BY Steve Rudman 11:00AM 05/20/2011

Six Pack: Lousy in left field

Bad as has been the Mariners’ output from left field historically, the last three seasons of ineptitude have been lower than whale droppings.

Ryan Langerhans hit .173 before the Mariners designated him for assignment. / Ben Van Houten, Mariners

During Ken Griffey Jr.’s heyday with the Mariners (mid-to-late 1990s), a lament always existed about the black hole the club had in left field. Lists of these largely ineffective laggers were compiled and commented derisively upon on as the Mariners trotted out the likes of Jeffrey Leonard, Greg Briley, Kevin Mitchell, Eric Anthony, and on and on.

Turns out, the men who played left field while Griffey roamed center, were practically Hall of Fame hitters compared to this year’s group. And last year’s group. And the 2009 group before that.

When you watch this season’s already-revolving door in left, you are witnessing the worst- hitting group of left fielders in franchise history, ranked by collective batting average.

Milton Bradley hit .218 before the Mariners cashiered him. Ryan Langerhans hit .173 before the Mariners disposed of him. As a group, Seattle’s 2011 left fielders are batting a combined .182 — 36 points below Seattle’s 2010 left fielders, the second-worst group of left fielders in franchise history.

Seattle’s six lousiest groups of left fielders, according to combined batting average:

  • T5

    1994, .240 (49-63): Seattle used six players in left, Eric Anthony receiving the most starts (62). But since Anthony hit just .237, the Mariners threw Keith Mitchell and Brian Turang into the mix. Mitchell hit .265 in 27 games (not bad), but Turang negated that by batting .167 in 20 games.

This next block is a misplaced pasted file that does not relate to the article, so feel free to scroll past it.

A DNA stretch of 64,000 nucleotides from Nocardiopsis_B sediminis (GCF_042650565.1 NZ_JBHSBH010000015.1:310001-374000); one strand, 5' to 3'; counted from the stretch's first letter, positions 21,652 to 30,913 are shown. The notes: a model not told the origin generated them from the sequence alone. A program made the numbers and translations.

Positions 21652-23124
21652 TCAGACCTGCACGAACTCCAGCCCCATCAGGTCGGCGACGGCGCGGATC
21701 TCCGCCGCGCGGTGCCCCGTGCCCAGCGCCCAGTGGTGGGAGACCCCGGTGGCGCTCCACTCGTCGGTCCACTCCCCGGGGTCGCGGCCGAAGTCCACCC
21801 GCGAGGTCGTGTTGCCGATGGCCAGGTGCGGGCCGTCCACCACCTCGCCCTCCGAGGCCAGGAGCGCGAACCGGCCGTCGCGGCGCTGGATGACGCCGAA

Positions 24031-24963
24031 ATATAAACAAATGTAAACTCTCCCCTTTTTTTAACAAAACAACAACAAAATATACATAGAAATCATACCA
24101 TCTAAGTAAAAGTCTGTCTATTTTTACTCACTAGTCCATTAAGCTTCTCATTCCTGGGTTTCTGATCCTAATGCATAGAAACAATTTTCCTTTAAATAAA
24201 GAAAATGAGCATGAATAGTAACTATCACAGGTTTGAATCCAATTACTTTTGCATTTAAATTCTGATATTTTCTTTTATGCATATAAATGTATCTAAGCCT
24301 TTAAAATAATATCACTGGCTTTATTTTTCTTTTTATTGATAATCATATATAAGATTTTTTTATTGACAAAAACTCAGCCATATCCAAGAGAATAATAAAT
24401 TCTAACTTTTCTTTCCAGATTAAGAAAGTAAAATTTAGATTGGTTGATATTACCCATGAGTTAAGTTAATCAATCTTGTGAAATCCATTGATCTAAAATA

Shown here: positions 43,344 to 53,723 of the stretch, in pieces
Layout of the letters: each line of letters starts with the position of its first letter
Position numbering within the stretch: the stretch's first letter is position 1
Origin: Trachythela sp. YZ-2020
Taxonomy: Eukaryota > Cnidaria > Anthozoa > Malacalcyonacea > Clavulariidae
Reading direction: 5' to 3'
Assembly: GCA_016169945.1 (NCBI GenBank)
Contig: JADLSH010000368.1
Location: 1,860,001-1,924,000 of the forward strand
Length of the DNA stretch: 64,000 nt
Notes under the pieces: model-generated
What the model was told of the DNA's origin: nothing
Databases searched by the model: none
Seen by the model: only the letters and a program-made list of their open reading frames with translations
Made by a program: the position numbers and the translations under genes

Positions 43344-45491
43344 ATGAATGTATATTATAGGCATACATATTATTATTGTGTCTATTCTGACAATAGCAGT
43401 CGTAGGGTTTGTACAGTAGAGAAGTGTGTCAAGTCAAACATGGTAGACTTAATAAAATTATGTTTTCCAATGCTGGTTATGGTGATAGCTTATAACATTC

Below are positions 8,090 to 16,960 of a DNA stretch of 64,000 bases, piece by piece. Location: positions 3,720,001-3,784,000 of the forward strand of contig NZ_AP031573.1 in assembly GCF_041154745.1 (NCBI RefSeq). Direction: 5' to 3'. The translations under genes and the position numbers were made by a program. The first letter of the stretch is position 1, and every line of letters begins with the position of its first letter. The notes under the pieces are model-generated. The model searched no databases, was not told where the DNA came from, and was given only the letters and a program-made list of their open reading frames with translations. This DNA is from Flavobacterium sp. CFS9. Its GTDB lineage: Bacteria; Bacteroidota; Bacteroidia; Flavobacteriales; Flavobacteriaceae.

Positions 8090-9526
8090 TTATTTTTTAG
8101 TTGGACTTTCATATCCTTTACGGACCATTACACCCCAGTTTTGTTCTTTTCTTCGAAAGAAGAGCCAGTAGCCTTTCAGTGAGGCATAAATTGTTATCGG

• T5

    1984, .240 (74-88): The Mariners trotted out nine left fielders in 1984, principally Barry Bonnell (70 games), Steve Henderson (52), Phil Bradley (48) and Gorman Thomas (34). Bonnell and Henderson hit respectably, .289 and .277, respectively, but Bradley batted .228 and Thomas .160.
  • 4

    1993, .224 (82-80): Mike Felder, who hit .220, received the most games in left, but the following also got time, much to everyone’s dismay: Greg Litton (.292, 11 games), Dann Howitt (.256, 16 games), Mackey Sasser (.202, 26 games), Henry Cotto (.204, 23 games) and Marc Newfield (.111, 5 games). Howitt provided one of the season’s top highlights, a grand slam off Nolan Ryan on Sept. 22 in the Kingdome.
  • 3

    2009, .219 (85-77): Three of the Mariners’ 2009 left fielders, Wladimir Balentine (.227), Endy Chavez (.273) and Ryan Langerhans (.205), are already out of baseball. Bill Hall, currently batting .230, is barely hanging on in Houston. Seattle’s fifth 2009 outfielder, Michael Saunders (.217) is barely hanging on with this year’s Mariners.
  • 2

    2010, .218 (61-101): Led by Milton Bradley (.244 in 73 games), four players received the majority of games in left. By far the most intriguing: Eric Byrnes, who once failed to swing on a squeeze play and soon thereafter found himself playing in a Carlifornia beer league.
  • 1

    2011, .182: Behold a group en route to becoming the worst (batting) collection of left fielders in franchise history. Two, Milton Bradley (.218) and Ryan Langerhans (.173) are already highway. What’s left will never lift a Cooperstown eyebrow: Carlos Peguero (.156), Michael Saunders (.178), Mike Wilson (.091).

The best batting year for Seattle’s left fielders was 1985, when the unit, led by Phil Bradley and Ivan Calderon, combined to hit .313.